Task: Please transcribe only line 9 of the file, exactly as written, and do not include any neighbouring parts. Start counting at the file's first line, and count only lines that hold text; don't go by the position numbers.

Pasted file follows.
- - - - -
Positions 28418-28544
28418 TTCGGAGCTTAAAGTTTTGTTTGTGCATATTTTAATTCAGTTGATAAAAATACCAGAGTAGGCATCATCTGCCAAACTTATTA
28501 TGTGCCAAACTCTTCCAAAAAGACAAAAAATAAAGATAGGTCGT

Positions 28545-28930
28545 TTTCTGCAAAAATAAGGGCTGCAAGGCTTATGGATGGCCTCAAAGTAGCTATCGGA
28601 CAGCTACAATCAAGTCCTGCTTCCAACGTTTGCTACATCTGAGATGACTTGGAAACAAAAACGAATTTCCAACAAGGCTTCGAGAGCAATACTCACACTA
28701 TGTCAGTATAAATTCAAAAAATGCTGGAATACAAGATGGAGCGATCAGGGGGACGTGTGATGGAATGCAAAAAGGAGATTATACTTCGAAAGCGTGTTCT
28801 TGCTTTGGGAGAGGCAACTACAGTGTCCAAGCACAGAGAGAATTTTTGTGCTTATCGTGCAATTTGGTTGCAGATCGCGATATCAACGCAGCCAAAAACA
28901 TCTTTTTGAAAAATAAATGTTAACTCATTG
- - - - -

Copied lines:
28901 TCTTTTTGAAAAATAAATGTTAACTCATTG